8 iconic American companies that have been hurt by the strong dollar

October 14, 2015 03:10 PM

Since July 2014, the U.S. dollar has advanced more than 20% against other world currencies. To many, having a strong currency might sound like a good thing, and in many respects it is. The dollar’s relative strength is a reflection of the U.S. economy, which continues to improve since the financial crisis.

While a strong dollar might be good for national pride, it’s been a major headache for multinational American companies. The most cited reason for subpar second quarter earnings, in fact, is the greenback. Financial number-cruncher firm FactSet noted in a recent report that the impact of the strong dollar was a recurring theme in many earnings reports, from Nike to Costco to AutoZone.

The reason? A strong currency makes U.S. exports and products more expensive to other countries, which might encourage them to switch suppliers. It also means that the value of overseas sales is reduced when it’s converted back into dollars.

In the last year, many countries and regions—including Europe, Japan and, most recently, China—have devalued their currencies, making their export prices more attractive to foreign buyers. The Colombian peso is down 23% against the dollar; the Turkish lira, 20%. The Brazilian real has lost close to 30% this year.

In the chart below, you can see the huge difference in second quarter earnings and revenue growth between S&P 500 companies that conduct less than half of their business within the U.S. and those that mostly focus outside the U.S.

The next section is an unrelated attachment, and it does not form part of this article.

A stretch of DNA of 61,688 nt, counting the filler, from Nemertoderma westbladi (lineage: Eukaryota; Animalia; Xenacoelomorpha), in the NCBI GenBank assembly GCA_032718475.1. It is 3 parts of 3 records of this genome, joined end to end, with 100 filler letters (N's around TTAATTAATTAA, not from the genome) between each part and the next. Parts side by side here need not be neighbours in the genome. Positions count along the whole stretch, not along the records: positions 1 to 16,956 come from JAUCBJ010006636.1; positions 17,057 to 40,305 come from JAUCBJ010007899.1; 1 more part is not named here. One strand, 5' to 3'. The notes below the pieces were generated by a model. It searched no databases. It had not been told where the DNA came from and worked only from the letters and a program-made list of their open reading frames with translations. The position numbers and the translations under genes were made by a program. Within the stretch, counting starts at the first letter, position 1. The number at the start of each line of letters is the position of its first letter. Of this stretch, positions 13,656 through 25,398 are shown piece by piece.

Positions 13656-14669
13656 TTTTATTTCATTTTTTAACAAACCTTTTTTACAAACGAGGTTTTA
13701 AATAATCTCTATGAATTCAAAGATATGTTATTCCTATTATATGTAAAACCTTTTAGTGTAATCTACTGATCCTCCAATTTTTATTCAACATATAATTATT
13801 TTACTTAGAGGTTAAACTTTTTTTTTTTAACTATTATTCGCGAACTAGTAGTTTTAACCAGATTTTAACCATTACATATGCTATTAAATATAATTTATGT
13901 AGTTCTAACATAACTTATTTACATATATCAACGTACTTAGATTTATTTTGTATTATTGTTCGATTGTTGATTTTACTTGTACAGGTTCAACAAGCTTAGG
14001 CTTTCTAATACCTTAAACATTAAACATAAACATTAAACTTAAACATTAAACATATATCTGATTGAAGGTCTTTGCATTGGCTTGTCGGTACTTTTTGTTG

From materials to information technology to consumer discretionary, no sector is immune. The only way to avoid the pratfalls of unfavorable foreign exchange rates is to restrict business to the U.S., an idea most growth-seeking companies wouldn’t entertain. Even if business were to remain stateside, revenue could still be hurt by a lack of foreign tourists, since a strong local currency makes travel and shopping more expensive for them.

Luxury jeweler Tiffancy & Co., for one, is well aware of this fact. 

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About the Author

Frank Cacchione is CEO of TNC Management Group, specializing in applying advanced business analytics, systems development, and project management support for the insurance industry. He has had a wide range of consulting and senior management experience in the insurance and reinsurance industry. He has consulted with Insurance organizations in North America, Europe, Latin America and the Middle East as a Partner with Tillinghast/TPF&C, PA Consulting Group and AMRE Consultants.